14. The method of claim 12, wherein an area of the patterned region is not provided with a pattern and the border of the patterned region next to that area is not provided with one or more of the reflective elements.
15. The method of claim 12, wherein the reflective elements are provided only in that part of the border illuminated by the transverse edge of the exposure slit of the radiation beam.
16. The mask of claim 1, wherein the radiation is EUV radiation.
17. the mask of claim 16, wherein the EUV radiation has a wavelength in the range of between 5 nm and 20 nm.
18. The apparatus of claim 5, wherein the radiation is EUV radiation.
19. The apparatus of claim 18, wherein the EUV radiation has a wavelength in the range of between 5 nm and 20 nm.
20. The method of claim 12, wherein the radiation is EUV radiation.
21. The method of claim 20, wherein the EUV radiation has a wavelength in the range of between 5 nm and 20 nm.
Description
FIELD

The present invention relates to a lithographic apparatus and to a mask for a lithographic apparatus.

BACKGROUND

A lithographic apparatus is a machine that applies a desired pattern onto a substrate, usually onto a target portion of the substrate. A lithographic apparatus can be used, for example, in the manufacture of integrated circuits (ICs). In that instance, a patterning device, which is alternatively referred to as a mask or a reticle, may be used to generate a circuit pattern to be formed on an individual layer of the IC. This pattern can be transferred onto a target portion (e.g. comprising part of, one, or several dies) on a substrate (e.g. a silicon wafer). Transfer of the pattern is typically via imaging onto a layer of radiation-sensitive material (resist) provided on the substrate. In general, a single substrate will contain a network of adjacent target portions that are successively patterned. Known lithographic apparatus include so-called steppers, in which each target portion is irradiated by exposing an entire pattern onto the target portion at one time, and so-called scanners, in which each target portion is irradiated by scanning the pattern through a radiation beam in a given direction (the “scanning”-direction) while synchronously scanning the substrate parallel or anti-parallel to this direction.

The pattern may be transferred from the patterning device to the substrate using a projection system comprising a series of optical elements. The optical elements may be transmissive or reflective, the choice between transmissive or reflective generally being based upon properties of the wavelength of radiation beam used. The pattern projected onto the substrate may suffer uniformity degradation due to flare caused by one or more optical elements of the projection system.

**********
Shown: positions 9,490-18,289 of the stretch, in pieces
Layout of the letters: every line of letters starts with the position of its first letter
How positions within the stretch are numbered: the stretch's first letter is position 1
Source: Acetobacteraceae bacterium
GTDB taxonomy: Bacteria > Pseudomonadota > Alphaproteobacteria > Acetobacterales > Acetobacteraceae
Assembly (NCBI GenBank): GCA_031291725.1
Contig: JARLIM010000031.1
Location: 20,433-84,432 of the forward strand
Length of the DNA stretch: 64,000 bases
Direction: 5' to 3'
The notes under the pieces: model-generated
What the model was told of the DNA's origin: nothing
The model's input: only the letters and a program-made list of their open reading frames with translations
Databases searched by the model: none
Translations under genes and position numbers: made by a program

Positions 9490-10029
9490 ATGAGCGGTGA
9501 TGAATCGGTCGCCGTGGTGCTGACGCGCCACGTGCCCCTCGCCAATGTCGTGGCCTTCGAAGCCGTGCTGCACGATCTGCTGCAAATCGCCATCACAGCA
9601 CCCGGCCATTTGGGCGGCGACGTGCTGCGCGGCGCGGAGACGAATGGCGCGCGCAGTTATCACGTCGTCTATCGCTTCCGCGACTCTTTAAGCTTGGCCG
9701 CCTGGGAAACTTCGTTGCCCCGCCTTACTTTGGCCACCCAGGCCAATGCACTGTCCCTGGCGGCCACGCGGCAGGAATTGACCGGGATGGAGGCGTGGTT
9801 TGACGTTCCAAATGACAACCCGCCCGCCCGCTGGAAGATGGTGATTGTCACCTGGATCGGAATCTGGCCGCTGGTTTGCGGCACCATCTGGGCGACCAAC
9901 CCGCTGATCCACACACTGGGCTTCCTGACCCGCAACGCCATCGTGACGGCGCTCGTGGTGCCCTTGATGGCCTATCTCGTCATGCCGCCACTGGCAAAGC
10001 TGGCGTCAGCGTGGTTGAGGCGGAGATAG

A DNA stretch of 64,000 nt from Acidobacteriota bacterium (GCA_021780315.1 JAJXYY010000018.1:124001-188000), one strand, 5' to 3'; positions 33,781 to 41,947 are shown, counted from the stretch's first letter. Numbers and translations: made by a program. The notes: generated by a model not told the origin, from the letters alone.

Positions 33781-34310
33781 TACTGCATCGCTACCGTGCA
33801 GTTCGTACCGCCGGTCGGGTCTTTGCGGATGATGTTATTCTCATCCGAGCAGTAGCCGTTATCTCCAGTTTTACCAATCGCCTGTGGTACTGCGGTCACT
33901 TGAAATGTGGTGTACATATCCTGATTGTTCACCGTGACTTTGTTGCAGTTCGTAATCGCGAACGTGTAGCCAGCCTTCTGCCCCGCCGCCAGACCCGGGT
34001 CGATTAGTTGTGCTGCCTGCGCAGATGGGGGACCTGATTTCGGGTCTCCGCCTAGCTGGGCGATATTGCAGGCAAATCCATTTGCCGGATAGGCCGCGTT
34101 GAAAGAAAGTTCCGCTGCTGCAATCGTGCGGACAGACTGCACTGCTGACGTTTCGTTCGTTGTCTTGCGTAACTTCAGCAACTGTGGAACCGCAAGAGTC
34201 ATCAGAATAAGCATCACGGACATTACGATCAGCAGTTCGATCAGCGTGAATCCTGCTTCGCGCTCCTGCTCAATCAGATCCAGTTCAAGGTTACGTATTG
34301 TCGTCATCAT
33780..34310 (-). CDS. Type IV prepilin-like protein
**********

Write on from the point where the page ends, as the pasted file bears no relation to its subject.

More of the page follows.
SUMMARY

It is desirable, for example, to provide a lithographic apparatus and/or mask which addresses the issue of flare.

According to an aspect of the invention, there is provided a mask for a lithographic apparatus, the mask comprising a patterned region bearing a pattern to be transferred onto a substrate; and a border surrounding the patterned region, wherein at least part of the border has a plurality of elements, the dimensions of the elements being such that, during use, they would not be resolved at the substrate.

According to an aspect of the invention, there is provided a lithographic apparatus, comprising a projection system, a substrate table arranged to hold a substrate, and a patterning device having a patterned region which bears a pattern to be transferred using a radiation beam via the projection system onto the substrate, at least part of a border surrounding the patterned region comprising a plurality of elements arranged to direct radiation onto the substrate, the dimensions of the elements such that, during use, they are not resolved at the substrate.

According to an aspect of the invention, there is provided a device manufacturing method, comprising exposing a patterned region and a plurality of elements on a border surrounding the patterned region to a radiation beam to form a patterned beam of radiation, wherein the dimensions of the elements are such that they are not resolved at a substrate and projecting the patterned beam of radiation onto a substrate.

BRIEF DESCRIPTION OF THE DRAWINGS

Embodiments of the invention will now be described, by way of example only, with reference to the accompanying schematic drawings in which corresponding reference symbols indicate corresponding parts, and in which:

FIG. 1 depicts a lithographic apparatus according to an embodiment of the invention;

FIG. 2 shows schematically a slit of radiation generated by the lithographic apparatus;

FIG. 3 is a schematic illustration of flare radiation;

FIG. 4 is a graph depicting a decay of flare;

FIG. 5 shows schematically a mask according to an embodiment of the invention; and

FIG. 6 shows schematically an alternative mask according to an embodiment of the invention.

DETAILED DESCRIPTION

FIG. 1 schematically depicts a lithographic apparatus according to one embodiment of the invention. The apparatus comprises:

an illumination system (illuminator) IL configured to condition a radiation beam B (e.g. UV radiation or EUV radiation);

a support structure (e.g. a mask-table) MT constructed to support a patterning device (e.g. a mask) MA and connected to a first positioner PM configured to accurately position the patterning device in accordance with certain parameters;